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Callander, Jeffrey Scott (2020) Business Goal Setting (BGS) bridging strategy and organisational behaviour; as part of strategy development, what elements of business goal setting contribute to employee intellectual buy-in? A multiple case-based study. University of Southampton, Doctoral Thesis, 324pp.

Record type: Thesis (Doctoral)

Abstract

This qualitative research has sought to understand better the concept of setting goals at a business level and their role, as a part of Strategic Management, in strategy development and implementation. A business goal can be said to be an eventual desired state or destination that fulfils the ambitions of the business. The literature on Strategy indicates that business goals are accepted as part of strategy development but does not elaborate on what purpose business goals serve, how they should be developed, what they should contain or how they should be communicated in order to maximise their effectiveness. The literature tends to assume that the business goals are a given. Organisational Behaviour based empirical work on goals at an individual level has been extensive, and this has been extended to team, group and macro levels but not specifically at a business level nor researched from a Strategy perspective. This research seeks to bridge these two disciplines and fill this gap. The research method involved collecting data from three different companies, through documents, interviews and qualitative surveys, to understand what business goals were chosen, their intended purpose, how they were developed, how they were communicated and what were the results. The data was differentiated between those who developed and communicated the business goals (generally the Senior Leadership Team), and the employees whom they were intended to influence. The information was coded, and key elements were determined based on the evaluation of the research participants’ understanding and acceptance, or intellectual buy-in, to the business goals as a proxy for measuring their collective contribution to business performance. The three organisations had very different approaches to Business Goal Setting (BGS) and different levels of effective employee intellectual buy-in, which produced a comprehensive view of the key elements in terms of content and process. These are presented in three case studies, followed by a cross-case analysis and conclusions. It was found that clarity of understanding is a key element of Business Goal Setting; this includes any terms used, the intended purpose of the business goals, and what needs to be considered in their development and communication. The research has identified that there is value in using business goals as both business and leadership tools and that poor use can have a negative effect on an organisation. Well-developed business goals, the research indicates, are those that provide direction and purpose to employees. They have the potential to enhance communications, organisational alignment and better decisionmaking. To achieve this, the business goals must provide context and be understood, memorable, tangible and measurable and, most importantly, provide clarity to employees how their role contributes to the achievement of the business goals. This research has developed theory, from a Strategy perspective, filling the gap in terms ii of where business goal setting fits within Strategic Management theory and strategy development as a part of this. The research also builds on Goal Setting theory from an Organisational Behaviour perspective, adding layers of detail that might not have been relevant at individual or group levels, and potentially enhancing this theory. This research will contribute both to academic understanding and better management practice.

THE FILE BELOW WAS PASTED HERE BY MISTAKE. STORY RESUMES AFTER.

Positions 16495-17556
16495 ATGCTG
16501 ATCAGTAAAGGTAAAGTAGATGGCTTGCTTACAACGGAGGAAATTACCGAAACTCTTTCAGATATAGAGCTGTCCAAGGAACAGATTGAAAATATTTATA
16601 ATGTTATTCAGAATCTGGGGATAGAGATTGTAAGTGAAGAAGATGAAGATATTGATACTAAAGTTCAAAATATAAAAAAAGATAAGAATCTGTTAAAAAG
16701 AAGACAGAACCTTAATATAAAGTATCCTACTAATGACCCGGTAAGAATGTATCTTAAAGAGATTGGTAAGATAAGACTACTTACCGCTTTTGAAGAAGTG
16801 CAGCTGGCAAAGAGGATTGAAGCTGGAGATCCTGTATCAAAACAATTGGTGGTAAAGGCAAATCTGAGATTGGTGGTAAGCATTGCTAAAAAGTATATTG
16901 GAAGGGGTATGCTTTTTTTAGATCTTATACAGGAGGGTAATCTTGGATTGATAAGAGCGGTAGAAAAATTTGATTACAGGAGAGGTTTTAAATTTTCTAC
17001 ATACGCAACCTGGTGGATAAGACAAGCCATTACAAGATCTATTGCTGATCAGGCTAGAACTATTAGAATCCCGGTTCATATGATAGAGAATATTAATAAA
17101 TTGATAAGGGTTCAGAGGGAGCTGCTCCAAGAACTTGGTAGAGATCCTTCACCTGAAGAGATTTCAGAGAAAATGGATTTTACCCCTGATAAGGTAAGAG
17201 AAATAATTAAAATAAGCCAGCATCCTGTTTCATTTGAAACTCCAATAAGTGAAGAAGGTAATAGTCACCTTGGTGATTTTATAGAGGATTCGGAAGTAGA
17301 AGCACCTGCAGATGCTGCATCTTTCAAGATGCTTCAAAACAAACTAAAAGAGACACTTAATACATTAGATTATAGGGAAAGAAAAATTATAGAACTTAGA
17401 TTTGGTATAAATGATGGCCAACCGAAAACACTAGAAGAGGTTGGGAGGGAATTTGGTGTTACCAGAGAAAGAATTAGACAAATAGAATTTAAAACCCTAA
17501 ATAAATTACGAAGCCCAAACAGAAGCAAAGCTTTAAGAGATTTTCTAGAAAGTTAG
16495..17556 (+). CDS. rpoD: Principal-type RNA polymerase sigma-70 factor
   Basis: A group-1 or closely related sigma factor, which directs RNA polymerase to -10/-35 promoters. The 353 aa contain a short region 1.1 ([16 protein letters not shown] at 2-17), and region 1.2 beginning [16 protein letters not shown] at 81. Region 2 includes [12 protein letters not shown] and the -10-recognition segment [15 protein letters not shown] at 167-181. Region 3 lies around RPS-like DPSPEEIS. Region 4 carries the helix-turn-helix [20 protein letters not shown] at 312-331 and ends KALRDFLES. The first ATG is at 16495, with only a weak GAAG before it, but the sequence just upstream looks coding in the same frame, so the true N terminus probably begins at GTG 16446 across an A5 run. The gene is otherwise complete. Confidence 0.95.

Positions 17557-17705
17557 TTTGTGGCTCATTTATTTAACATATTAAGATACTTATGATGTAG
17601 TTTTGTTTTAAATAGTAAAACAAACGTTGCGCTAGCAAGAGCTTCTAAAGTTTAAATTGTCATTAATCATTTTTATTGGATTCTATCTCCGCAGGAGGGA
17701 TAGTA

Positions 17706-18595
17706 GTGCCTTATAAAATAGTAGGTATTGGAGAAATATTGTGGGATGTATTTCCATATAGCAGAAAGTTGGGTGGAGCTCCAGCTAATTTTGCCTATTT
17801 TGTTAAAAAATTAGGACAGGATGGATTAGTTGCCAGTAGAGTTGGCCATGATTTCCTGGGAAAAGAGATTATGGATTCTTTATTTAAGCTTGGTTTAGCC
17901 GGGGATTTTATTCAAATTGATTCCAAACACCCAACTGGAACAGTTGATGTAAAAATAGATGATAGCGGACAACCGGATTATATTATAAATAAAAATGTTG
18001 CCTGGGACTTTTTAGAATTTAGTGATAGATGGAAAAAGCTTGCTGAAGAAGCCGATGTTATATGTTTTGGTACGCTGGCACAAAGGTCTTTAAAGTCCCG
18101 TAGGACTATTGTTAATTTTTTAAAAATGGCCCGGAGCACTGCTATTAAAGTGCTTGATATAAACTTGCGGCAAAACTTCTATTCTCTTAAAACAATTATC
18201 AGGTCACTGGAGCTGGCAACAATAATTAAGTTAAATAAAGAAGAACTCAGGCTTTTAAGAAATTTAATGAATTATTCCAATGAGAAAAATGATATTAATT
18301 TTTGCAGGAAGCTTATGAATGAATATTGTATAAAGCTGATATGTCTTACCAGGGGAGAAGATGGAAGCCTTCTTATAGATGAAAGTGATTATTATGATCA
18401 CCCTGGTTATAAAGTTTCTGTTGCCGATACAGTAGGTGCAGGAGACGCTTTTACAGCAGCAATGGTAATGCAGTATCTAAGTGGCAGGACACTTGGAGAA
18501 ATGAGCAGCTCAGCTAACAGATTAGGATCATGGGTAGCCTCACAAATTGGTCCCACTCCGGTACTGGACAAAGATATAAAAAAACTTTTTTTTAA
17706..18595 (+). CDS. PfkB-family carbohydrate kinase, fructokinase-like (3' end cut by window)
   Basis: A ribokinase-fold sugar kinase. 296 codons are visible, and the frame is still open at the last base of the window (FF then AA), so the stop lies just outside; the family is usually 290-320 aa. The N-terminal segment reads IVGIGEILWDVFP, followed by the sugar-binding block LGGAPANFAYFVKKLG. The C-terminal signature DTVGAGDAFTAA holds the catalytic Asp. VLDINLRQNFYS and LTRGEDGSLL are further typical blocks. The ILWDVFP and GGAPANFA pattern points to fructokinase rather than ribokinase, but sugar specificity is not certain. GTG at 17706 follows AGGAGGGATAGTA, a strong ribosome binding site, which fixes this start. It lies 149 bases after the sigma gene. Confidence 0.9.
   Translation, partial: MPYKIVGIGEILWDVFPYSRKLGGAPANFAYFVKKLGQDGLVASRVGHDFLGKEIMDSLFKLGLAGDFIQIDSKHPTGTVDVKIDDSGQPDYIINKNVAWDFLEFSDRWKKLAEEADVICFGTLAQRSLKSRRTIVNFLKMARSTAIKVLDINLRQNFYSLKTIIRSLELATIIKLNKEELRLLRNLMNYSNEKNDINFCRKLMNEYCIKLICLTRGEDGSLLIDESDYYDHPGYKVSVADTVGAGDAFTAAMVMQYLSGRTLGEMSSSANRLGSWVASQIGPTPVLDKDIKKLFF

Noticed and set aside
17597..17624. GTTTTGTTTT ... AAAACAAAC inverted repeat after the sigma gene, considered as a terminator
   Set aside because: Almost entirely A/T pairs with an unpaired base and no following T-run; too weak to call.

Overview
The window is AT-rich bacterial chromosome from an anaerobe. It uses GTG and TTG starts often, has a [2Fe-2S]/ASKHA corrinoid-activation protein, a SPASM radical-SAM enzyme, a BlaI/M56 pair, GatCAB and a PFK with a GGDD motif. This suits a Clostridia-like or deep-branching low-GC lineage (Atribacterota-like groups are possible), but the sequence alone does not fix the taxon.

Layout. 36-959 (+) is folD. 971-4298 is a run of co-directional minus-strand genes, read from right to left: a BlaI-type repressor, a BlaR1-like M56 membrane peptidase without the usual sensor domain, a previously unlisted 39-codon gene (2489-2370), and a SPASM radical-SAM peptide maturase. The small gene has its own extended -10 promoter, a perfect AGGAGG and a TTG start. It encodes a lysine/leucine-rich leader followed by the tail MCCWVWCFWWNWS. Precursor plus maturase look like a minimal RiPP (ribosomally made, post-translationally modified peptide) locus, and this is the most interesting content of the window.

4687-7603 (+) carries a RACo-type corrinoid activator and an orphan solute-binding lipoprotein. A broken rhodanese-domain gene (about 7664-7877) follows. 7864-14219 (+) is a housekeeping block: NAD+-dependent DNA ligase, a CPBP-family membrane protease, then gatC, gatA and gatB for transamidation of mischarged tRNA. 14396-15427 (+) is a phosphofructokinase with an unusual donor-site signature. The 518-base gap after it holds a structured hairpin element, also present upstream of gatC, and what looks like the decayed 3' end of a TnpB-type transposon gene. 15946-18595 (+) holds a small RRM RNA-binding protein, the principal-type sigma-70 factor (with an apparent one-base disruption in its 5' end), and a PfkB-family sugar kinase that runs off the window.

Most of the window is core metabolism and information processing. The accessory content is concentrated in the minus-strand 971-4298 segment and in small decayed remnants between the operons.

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Published date: July 2020

Identifiers

Local EPrints ID: 447767
URI: http://eprints.soton.ac.uk/id/eprint/447767
PURE UUID: 3050b8b5-62f5-41a3-9784-e7faf0778e45

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Date deposited: 19 Mar 2021 17:34
Last modified: 12 Dec 2021 13:07

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Contributors

Thesis advisor: Malcolm Higgs
Thesis advisor: John V Marti